Thursday, May 7, 2009

i had a tapeworm - michael ryan

I read this poem for the first time a few months ago. Then, I knew very little about Michael Ryan, with the exception that he was teaching at the University of California, Irvine, where I quite wanted to receive my MFA. Though things didn't pan out in that direction, I'm glad I recognized the name and gave this poem a few reads. The tone immediately resonated with me. I am drawn to its beat-ish qualities, its prosaic style and confessional tone. Its assonant-driven sound reads like a slam poem, playing on tension between public declaration and intimate subject matter. The poem moves from out spaces like the Y to the inmost tunnels of the speaker's body, from a public pool into a secret inside a secret. On a personal level, I appreciate how the speaker addresses a complex nest of emotions that surround affairs from a temporal distance and within such a short poem: tender remembrance, guilt and regret, jealousy of whom the ones with whom we cheat are with and their other possible lovers, severe contemplation of the past, the haunting of a beautiful mistake. The tapeworm is within the speaker and eats at him, though his true fear isn't the decimation of his insides, but the betrayal of exposure and the unforgiving nature of age over memory.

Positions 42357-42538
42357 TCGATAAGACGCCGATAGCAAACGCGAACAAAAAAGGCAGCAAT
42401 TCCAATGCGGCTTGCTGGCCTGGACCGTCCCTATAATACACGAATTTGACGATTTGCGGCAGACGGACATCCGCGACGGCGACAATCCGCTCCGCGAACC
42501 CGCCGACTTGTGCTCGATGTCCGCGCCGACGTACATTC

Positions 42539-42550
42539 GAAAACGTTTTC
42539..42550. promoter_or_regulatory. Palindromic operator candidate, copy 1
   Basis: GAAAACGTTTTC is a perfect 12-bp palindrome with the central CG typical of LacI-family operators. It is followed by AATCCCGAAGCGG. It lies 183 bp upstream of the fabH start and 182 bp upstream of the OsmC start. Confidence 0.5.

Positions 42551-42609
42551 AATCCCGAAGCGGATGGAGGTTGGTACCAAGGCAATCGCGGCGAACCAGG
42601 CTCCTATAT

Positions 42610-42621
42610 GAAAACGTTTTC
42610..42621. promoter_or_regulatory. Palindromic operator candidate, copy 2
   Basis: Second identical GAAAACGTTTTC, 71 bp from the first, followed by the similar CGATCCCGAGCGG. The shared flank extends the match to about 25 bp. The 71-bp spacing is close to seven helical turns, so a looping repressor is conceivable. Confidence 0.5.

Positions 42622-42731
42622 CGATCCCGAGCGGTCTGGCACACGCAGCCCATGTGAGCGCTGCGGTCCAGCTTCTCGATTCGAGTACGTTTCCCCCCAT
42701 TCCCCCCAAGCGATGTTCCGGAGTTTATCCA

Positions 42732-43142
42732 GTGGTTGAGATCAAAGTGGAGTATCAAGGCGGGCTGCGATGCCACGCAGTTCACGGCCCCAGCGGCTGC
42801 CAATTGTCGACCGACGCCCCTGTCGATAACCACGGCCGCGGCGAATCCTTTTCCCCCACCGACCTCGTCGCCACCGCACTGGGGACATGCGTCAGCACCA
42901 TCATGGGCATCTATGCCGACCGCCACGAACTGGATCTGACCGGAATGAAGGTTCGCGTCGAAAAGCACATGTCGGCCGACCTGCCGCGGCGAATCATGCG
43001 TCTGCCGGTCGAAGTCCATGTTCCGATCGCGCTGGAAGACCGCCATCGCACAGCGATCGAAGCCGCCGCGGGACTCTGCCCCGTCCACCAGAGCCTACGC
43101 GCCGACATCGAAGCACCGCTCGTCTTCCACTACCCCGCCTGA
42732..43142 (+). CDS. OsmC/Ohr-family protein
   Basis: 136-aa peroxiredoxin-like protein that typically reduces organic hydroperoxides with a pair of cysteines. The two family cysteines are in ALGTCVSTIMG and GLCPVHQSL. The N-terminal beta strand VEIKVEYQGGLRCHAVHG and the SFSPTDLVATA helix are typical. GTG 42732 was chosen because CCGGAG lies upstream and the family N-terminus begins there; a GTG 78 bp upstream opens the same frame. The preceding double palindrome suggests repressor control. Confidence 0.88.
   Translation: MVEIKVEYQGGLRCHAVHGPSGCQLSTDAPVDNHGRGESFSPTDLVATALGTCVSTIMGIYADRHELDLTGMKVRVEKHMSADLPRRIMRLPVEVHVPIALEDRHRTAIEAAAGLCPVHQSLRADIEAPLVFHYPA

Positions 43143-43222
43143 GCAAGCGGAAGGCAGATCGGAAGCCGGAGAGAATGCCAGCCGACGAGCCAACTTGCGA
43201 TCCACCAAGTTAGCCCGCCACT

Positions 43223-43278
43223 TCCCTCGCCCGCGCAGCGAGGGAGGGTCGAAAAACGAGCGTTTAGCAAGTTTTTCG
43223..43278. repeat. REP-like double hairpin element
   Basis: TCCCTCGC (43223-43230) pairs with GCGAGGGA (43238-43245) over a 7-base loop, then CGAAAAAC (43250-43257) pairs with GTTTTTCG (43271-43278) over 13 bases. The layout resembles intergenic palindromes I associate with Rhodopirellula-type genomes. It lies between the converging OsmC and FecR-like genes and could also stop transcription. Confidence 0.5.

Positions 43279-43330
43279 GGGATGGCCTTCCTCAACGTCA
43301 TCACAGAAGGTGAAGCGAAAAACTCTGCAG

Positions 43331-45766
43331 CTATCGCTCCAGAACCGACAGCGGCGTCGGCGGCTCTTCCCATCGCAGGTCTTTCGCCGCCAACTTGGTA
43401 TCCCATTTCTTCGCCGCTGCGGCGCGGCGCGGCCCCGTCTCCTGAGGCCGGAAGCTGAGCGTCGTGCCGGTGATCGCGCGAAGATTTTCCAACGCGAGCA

I Had A Tapeworm

I had a tapeworm, and imagined it
flat—paper-flat—like a strip of caps,
pallid red, a quarter-inch wide
with bulbous BB bullfrog eyes
peeking out of my asshole as I lolled
in a crowded fetid basement swimming pool
(the kind that used to be in inner-city Ys:
windowless; steamy; concrete-block moldings
chalky-cracked), and you whom I’ve neither
seen nor heard of for thirty years
were saying I’d give everyone in the pool
my tapeworm, which you knew had eaten
my insides and now had threaded through
both my intestines and was trying to get out.
Where were we? Everyone was old, old—
gray, infirm; flaccid and thin
or fat and bald, all ill flesh drooping—
the women in rubber-flowered bathing caps
and black one-piece suits as if we were all
on an outing from a nursing home.
I couldn’t see myself to see how old I was,
but you were thirty, at the peak of your beauty,
as when you knelt naked on the motel room bed
brushing out your thick dark waist-length hair
after cheating on the lover you were cheating
on your husband with, who was at that moment
waiting for you in another motel room
from which you had slipped to meet me secretly:
a secret inside a secret, buried, encased,
as if if we dug deep enough into it
we’d find what we were trying
to get or stop.

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